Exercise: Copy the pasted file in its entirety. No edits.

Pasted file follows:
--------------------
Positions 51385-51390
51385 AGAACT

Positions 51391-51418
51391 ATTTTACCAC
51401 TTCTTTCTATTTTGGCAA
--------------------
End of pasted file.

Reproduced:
Positions 51385-51390
51385 AGAACT

Positions 51391-51418
51391 ATTTTACCAC
51401 TTCTTTCTATTTTGGCAA